At the Colle di Miravalle two flags have made their appearance fifteen years apart from each other.

First, in 1975, that of the State of Israel, on the occasion of an international ceremony in memory of the fallen of all wars. Second, in 1990, that of Palestine, officially raised during the visit of the then Minister of the "Authority", Ziad Ali Khalil AbuZayyad.

Since those dates, the Bell of the Fallen has welcomed delegations and hosted events promoted by both. To mention a few, a celebration of Yom HaShoah (with which the victims of the Holocaust are honored) and a concert by the famous singer Noa from the Israeli side with the visit of the Mayor of Beit Jala, a town in the West Bank as an example of successful civil and religious coexistence from the Palestinian side.

Nobody pretends to say that in relation to our Foundation, the much-invoked principle of "two peoples and two states" has already been applied. At the same time, in a period in which the troubled geographical area has once again resulted in a scene of conflict culminating in a high number of victims, any positive symbolism, however minor, may serve to contradict the judgment of the disconsolate British diplomat according to whom "never in the history of humanity have so much time and effort been devoted to a peace process, obtaining so few results in return".

This is certainly not the moment to deal with the historical reconstruction of decades of armed conflicts, interspersed with numerous attempts at intermediation by the United Nations and other multilateral organizations, promptly thwarted by subsequent clashes and violence.

In summary, the assessment recently reaffirmed by the President of the Foreign Affairs Commission of the Chamber of Deputies appears to be fully acceptable, regarding the extreme difficulty in reconciling "two rights" and not, as happens in other crisis situations, "a right and a wrong position".

In this second case, the "corrective" measures of the international community would logically be directed towards the party at fault, to induce it to withdraw from unacceptable behavior.

But, in concrete terms, how can you mediate Israel's right to provide security of its citizens quickly and effectively with the right of the Palestinian people to form an independent state entity?

Two objectives, fully legitimate, today rendered impossible by almost insurmountable obstacles. On the one hand you have the Hamas statute contemplating the destruction of the Jewish state and on the other hand, the deliberate, massive settlement policies promoted by Tel Aviv in areas historically destined for the establishment of the Palestinian state.

At the beginning of the 90s with the Madrid Conference and the Oslo Accords, ratified in Washington by Rabin and Arafat under the smug gaze of Bill Clinton, the aspiration of one side to live in safety and of the other to obtain a homeland had seemed closer than ever to realization. In retrospect, it must be admitted that it was due more to a combination of favorable factors (including the interpersonal aspect) than a convinced sharing of paths and objectives. Today the Israeli government, which has faced four elections in two years, is desperate for stability, to which the presence of an Arab party and the absence of representatives of religious movements could hopefully contribute, within the new variegated government coalition. On the other hand, concern is raised by the fact that the decline of the "moderate" Abu Mazen is accompanied by the growing consensus reported, especially among the younger generations, by the messages of Hamas and by the unequivocal terrorist matrix.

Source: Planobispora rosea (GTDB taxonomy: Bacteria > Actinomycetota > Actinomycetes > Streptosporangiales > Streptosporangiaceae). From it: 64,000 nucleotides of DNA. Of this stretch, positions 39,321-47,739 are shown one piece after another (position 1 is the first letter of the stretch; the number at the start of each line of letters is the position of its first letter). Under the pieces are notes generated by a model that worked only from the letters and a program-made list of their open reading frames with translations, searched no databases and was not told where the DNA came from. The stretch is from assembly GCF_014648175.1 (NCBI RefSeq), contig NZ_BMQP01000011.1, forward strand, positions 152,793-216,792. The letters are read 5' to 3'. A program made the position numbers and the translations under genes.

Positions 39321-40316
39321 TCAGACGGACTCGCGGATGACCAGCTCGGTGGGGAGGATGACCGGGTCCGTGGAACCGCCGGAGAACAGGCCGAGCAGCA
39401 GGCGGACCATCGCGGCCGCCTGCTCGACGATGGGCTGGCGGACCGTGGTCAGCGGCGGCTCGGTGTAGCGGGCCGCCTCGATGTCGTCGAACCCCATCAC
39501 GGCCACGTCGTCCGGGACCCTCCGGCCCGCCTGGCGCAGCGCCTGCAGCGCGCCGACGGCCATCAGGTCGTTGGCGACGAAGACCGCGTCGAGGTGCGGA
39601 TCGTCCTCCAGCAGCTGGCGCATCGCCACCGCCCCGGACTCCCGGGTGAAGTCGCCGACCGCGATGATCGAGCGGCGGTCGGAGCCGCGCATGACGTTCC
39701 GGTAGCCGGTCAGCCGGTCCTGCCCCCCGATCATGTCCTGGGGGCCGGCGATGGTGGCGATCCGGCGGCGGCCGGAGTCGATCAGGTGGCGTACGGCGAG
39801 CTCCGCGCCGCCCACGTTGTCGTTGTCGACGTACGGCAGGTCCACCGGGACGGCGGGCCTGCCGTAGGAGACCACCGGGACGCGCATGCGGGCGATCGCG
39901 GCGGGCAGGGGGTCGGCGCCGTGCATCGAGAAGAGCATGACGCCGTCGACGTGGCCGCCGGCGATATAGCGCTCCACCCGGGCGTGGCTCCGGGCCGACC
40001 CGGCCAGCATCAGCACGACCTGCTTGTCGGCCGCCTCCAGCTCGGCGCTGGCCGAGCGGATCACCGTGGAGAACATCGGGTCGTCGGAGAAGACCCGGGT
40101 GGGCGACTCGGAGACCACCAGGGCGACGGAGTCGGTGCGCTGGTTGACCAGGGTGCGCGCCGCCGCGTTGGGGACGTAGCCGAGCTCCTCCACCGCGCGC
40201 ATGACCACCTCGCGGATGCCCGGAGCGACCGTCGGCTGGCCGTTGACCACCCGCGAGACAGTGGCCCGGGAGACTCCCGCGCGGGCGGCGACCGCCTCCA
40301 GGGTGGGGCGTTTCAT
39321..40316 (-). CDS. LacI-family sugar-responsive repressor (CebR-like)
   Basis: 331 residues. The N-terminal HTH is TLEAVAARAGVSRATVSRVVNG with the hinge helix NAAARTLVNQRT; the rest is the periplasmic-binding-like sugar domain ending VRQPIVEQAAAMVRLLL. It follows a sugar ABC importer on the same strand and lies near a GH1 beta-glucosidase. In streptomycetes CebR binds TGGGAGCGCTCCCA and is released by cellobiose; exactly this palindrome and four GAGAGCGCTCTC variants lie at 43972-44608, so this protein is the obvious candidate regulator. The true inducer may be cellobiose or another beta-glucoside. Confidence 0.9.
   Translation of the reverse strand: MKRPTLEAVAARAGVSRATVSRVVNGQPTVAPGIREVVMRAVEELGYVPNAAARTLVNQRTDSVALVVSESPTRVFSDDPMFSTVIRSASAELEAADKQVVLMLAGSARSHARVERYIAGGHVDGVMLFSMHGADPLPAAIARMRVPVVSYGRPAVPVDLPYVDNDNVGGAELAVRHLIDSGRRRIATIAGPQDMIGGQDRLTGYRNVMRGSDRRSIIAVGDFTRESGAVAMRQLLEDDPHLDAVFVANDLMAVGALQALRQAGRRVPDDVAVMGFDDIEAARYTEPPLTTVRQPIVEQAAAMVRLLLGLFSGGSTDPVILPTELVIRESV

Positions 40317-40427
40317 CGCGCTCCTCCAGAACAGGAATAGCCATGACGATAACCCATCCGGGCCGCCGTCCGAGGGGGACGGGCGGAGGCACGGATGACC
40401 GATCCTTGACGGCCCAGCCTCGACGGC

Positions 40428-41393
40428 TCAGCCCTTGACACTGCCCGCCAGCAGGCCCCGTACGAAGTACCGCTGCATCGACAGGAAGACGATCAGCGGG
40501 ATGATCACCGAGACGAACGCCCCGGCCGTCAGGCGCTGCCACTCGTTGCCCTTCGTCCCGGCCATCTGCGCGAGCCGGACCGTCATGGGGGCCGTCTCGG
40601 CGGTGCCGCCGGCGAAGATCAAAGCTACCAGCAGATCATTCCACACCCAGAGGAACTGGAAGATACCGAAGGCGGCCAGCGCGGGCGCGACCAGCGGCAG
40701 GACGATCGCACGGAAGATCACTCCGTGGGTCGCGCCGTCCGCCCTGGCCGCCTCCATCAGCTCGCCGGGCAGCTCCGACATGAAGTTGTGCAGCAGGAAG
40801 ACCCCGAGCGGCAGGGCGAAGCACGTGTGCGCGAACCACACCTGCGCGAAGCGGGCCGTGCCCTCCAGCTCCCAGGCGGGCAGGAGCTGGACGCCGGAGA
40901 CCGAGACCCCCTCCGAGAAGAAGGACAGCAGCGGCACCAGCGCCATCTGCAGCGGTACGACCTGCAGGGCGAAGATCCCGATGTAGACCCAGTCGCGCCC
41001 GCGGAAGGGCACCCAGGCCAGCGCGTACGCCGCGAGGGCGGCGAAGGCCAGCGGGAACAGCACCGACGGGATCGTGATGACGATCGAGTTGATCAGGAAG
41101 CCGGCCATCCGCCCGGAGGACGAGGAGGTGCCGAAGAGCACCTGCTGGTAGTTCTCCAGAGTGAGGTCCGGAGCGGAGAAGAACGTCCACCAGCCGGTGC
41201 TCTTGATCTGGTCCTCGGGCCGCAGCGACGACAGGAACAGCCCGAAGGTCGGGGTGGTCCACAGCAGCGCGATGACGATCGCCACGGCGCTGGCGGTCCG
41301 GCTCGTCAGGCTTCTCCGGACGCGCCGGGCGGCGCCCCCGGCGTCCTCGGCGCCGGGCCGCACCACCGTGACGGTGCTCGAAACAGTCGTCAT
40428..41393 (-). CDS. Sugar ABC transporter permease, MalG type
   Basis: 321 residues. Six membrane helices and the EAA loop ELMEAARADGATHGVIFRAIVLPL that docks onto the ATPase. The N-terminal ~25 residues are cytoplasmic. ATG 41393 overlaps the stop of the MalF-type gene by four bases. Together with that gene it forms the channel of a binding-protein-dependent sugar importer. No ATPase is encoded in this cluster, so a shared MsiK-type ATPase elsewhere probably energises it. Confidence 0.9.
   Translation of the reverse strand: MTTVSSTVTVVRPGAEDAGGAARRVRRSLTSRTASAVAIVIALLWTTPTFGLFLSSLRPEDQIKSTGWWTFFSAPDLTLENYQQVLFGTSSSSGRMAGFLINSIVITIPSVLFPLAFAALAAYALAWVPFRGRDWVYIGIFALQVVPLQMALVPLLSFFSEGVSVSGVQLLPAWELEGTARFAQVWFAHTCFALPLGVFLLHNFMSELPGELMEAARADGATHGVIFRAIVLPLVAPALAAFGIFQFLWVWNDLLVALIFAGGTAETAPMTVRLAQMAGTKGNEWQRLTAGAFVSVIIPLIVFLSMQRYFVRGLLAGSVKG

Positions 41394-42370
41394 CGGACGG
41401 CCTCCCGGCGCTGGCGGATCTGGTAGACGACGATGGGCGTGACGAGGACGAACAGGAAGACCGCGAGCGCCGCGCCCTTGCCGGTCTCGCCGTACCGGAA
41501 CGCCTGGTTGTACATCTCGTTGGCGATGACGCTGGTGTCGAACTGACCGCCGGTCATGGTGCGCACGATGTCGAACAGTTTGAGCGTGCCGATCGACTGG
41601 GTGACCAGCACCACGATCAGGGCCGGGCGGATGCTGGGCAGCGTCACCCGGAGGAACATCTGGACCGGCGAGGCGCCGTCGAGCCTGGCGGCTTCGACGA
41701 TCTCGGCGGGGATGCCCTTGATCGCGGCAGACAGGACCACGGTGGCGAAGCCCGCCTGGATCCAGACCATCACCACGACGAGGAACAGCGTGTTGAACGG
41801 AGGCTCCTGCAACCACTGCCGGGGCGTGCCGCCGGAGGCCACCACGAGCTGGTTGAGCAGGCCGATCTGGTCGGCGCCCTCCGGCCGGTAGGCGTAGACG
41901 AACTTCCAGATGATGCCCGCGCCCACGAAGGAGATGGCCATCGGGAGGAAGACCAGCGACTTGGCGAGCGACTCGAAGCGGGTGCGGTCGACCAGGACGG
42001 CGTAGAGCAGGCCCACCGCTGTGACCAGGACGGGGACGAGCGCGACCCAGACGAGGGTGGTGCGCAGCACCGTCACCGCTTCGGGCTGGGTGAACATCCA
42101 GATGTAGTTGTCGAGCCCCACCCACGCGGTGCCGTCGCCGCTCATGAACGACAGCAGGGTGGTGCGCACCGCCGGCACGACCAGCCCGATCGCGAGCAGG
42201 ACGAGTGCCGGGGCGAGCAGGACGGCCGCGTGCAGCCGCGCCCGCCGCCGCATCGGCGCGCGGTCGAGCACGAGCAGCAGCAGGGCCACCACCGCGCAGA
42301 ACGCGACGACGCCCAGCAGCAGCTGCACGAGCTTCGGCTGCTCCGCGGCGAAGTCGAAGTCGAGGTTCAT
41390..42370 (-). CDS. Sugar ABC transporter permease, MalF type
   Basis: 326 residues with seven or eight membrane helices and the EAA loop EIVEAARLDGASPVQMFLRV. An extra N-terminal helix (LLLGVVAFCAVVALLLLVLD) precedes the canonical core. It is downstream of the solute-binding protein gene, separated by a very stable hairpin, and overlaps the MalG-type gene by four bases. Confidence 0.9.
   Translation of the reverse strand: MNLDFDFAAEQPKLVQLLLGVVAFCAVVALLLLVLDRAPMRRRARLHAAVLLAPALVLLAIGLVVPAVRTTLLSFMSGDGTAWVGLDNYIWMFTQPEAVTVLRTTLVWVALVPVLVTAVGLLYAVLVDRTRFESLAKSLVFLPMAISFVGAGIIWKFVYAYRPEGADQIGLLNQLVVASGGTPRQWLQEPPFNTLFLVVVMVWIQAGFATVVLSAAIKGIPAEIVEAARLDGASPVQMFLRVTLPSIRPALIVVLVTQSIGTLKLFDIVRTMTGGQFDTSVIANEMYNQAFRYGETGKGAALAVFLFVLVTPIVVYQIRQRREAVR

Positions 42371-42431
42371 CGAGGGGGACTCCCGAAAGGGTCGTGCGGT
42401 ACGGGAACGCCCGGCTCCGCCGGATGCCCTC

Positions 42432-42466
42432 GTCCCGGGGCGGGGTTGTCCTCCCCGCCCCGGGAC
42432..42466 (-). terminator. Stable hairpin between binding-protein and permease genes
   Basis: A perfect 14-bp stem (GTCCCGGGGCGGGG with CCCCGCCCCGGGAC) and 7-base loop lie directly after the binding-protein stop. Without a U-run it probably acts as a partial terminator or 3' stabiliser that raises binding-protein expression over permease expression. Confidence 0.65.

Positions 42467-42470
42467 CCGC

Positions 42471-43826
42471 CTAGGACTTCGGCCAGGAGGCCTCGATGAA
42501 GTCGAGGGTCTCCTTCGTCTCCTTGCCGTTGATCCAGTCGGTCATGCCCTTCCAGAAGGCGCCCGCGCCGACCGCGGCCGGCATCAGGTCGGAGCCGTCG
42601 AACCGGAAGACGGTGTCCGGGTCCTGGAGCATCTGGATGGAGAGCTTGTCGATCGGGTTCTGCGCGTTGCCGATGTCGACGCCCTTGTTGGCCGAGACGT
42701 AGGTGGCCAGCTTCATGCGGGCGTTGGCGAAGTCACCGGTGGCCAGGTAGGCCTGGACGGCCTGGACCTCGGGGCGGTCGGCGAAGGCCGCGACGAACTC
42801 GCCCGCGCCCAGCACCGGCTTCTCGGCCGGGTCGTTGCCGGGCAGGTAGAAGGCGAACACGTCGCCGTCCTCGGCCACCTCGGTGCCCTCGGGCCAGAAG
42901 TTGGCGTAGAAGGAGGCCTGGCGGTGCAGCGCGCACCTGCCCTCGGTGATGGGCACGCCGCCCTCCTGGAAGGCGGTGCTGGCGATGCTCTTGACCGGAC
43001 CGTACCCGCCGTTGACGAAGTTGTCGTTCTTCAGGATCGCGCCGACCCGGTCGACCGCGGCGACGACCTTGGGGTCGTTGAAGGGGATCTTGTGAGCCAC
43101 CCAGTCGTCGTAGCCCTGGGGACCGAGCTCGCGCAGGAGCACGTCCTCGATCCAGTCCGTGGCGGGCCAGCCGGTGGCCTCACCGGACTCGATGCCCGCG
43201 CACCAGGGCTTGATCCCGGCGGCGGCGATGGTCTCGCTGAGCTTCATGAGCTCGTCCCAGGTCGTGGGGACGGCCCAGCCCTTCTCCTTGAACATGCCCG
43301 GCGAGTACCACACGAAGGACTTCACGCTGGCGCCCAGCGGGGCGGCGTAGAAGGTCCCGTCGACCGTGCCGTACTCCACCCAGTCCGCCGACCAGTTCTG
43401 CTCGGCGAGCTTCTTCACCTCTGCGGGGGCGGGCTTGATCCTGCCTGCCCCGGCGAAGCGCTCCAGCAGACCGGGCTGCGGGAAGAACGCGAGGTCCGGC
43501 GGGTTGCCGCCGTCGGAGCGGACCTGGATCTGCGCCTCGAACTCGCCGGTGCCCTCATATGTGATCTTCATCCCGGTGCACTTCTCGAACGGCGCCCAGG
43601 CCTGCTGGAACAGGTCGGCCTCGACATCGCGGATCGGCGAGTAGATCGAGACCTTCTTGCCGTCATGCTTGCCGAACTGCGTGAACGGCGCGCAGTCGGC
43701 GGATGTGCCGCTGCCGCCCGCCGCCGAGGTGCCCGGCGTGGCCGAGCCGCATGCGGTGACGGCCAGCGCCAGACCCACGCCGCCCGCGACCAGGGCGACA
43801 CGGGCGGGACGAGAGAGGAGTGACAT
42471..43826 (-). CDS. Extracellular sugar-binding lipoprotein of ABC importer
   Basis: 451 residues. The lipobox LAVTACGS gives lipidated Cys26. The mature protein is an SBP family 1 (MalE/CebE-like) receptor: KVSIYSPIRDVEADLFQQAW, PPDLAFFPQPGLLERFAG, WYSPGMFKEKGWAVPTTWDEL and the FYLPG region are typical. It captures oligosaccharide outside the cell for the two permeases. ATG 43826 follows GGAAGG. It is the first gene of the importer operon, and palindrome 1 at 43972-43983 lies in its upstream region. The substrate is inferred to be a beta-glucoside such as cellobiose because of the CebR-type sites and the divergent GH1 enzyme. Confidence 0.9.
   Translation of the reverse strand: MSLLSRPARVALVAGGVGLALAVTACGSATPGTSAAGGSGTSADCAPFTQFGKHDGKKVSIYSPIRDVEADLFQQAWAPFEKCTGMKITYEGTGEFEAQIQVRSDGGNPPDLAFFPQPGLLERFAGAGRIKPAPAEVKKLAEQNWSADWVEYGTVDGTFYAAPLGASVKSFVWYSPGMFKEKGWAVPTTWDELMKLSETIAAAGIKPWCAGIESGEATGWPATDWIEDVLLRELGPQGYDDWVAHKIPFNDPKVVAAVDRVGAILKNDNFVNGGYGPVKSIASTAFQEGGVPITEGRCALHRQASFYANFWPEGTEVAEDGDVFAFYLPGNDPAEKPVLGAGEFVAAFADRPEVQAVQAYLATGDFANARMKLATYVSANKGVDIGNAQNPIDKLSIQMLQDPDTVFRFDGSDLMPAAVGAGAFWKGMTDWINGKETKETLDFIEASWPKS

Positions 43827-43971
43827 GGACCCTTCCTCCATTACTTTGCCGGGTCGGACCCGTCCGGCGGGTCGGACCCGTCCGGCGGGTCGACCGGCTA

In order to overcome this impasse and to promote the necessary stability, a decisive and broader mobilization of the international community is an absolute necessity, capable of involving not only the United States and European countries but also, through the Arab League, the countries of the area. Through the recent "Abraham Accords" - one of the few positive legacies of the Trump administration – a number of these states (United Arab Emirates and Bahrain) have entered into formal relations with Israel, but at this point it appears essential to convince more radical supporters adopting a position of ostracism of the need for negotiations (primarily Iran, Saudi Arabia and Syria among others).

According to reports from the area, a further, small encouraging sign of willingness to dialogue seems to come from below, from the two communities, through the increasingly widespread appearance in public places inhabited by Israelis and Palestinians of the words both in Arabic and Hebrew, "we only have this house, let's live in it together".

While waiting for events to unfold, it is certain that the flags of the State of Israel and State of Palestine will continue to coexist peacefully at the Miravalle Hill. It is our hope that the one hundred daily chimes of "Maria Dolens" will favor the spread of this reassuring image of coexistence in other geographical settings, helping to ensure that today's exception becomes tomorrow's rule as soon as possible.


"Reggente" Marco Marsilli, Foundation President

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